Chinese President Xi Jinping is skipping this week’s Group of 20 summits in India
This is at the height of bilateral turmoil between China and India as future relations look bleak.
-Xi Jinping announcement-
The Foreign Ministry announced on Monday that Premier Li Qiag would represent China at the September 9-10 gathering.
The ministry shared this update as a one-sentence notice on its website.
The frosty relations between China and India stem from their disputed border.
-China-India border dispute-
This dispute escalated into a deadly clash in the Ladakh region three years ago, resulting in the deaths of 20 Indian and four Chinese soldiers.
This confrontation turned into a prolonged standoff in the rugged mountainous area.
Coincidentally, both sides deployed tens of thousands of military personnel along with artillery, tanks, and fighter jets.
Admittedly, frictions have also arisen over trade issues and India’s deepening strategic ties with China’s main rival, the United States.
Consequently, this has led to the expulsion of each other’s journalists. India recently surpassed China as the world’s most populous nation.
This has intensified their rivalry in technology, space exploration, and global trade.
-Xi Jinping view on the 2023 G20-
When questioned about Xi Jinping’s absence from the summit, Chinese Foreign Ministry spokesperson Mao Ning declined to provide a direct response.
Mao stated, “The G20 is a major forum for international economic cooperation.”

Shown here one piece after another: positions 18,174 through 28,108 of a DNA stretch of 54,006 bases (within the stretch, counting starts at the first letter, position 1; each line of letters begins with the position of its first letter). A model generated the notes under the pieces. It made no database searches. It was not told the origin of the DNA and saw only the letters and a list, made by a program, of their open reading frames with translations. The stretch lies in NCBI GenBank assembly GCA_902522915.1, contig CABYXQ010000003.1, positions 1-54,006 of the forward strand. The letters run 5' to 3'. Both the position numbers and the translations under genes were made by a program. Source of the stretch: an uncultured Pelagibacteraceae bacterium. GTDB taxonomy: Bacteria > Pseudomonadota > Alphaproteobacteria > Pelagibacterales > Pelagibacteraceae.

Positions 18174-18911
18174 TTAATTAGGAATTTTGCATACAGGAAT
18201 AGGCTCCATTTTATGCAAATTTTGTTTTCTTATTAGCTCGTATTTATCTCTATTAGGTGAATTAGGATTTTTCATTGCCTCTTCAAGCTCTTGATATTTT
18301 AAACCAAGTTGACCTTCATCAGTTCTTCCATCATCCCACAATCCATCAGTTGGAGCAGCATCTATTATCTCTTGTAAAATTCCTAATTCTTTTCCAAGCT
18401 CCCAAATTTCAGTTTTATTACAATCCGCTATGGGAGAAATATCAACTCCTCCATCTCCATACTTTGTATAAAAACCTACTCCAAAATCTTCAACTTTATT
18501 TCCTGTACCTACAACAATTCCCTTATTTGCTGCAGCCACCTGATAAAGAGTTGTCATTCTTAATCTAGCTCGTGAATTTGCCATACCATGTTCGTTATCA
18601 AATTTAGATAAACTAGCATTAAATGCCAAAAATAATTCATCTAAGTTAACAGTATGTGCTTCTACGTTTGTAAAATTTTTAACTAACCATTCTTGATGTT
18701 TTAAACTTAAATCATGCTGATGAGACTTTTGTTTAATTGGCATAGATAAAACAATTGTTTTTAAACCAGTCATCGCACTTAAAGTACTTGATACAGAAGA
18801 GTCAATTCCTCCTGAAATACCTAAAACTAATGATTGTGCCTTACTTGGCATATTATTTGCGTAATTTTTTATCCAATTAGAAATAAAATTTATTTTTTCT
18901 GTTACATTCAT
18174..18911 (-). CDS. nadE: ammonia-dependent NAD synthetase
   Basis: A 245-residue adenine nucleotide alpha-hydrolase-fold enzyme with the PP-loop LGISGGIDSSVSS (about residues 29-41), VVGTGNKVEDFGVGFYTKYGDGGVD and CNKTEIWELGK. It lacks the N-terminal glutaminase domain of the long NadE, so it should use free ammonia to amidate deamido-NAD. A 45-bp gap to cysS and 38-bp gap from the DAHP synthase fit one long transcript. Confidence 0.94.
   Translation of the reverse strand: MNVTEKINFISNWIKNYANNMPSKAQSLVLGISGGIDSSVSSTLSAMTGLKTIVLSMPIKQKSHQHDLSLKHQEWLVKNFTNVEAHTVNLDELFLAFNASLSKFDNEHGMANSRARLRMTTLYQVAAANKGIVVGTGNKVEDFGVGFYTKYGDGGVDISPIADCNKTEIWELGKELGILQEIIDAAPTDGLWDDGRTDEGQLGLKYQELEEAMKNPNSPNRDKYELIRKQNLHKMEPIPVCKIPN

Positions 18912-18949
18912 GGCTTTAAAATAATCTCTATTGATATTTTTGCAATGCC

“China has always attached great importance to and actively participated in relevant activities,” she highlighted furthr breaking down Xi Jinping’s actions.
However, Mao added that Premier Li Qiang would present China’s views and proposals on G20 cooperation.
Xi Jinping expressed readiness to work with all parties to contribute positively to the stable recovery of the world economy.
-The tension at the borders-
Notably, Chinese and Indian military commanders met last month, pledging to “maintain peace and tranquillity” to stabilize the situation.
The Line of Actual Control demarcates Chinese- and Indian-held territories.
These territories are from Ladakh in the west to India’s eastern state of Arunachal Pradesh.
Nevertheless, China has come forward to lay claim to the region in its entirety.
-Where the conflict started-
Previously, A war was fought over this border in 1962, and the line delineates areas of physical control rather than territorial claims.
Moreover, India asserts that the de facto border is 3,488 kilometres long, while China advocates a considerably shorter figure.
In total, China claims approximately 90,000 square kilometres of territory in India’s northeast, including Arunachal Pradesh.
Ironically, Xi Jinping lays claim to a population which is predominantly Buddhist population.
Conversely, India claims that China occupies 38,000 square kilometres of its territory in the Aksai Chin Plateau which Xi Jinping insists over.
Moreover, India also considers part of Ladakh, where the current standoff is occurring as part of India.
-Xi Jinping Efforts to claim Territory-
Xi Jinping has been strengthening its relations with India’s archrival, Pakistan, and supporting it on the issue of disputed Kashmir.
In consequence, firefights broke out between the two countries in 1967 and 1975, leading to casualties on both sides.
Nevertheless, protocols were subsequently established, including an agreement not to use firearms.
However, these protocols have recently broken down in the recent escalation to claim territory.
In addition to impacting China-India relations, Xi Jinping’s absence at the summit eliminates the possibility of an interaction with global leaders. An example of such a leader is President Joe Biden. China-U.S. relations remain at a historic low
In brief, with each side taking a standpoint, it is anyone’s guess as to how this year’s G20 will affect global relations.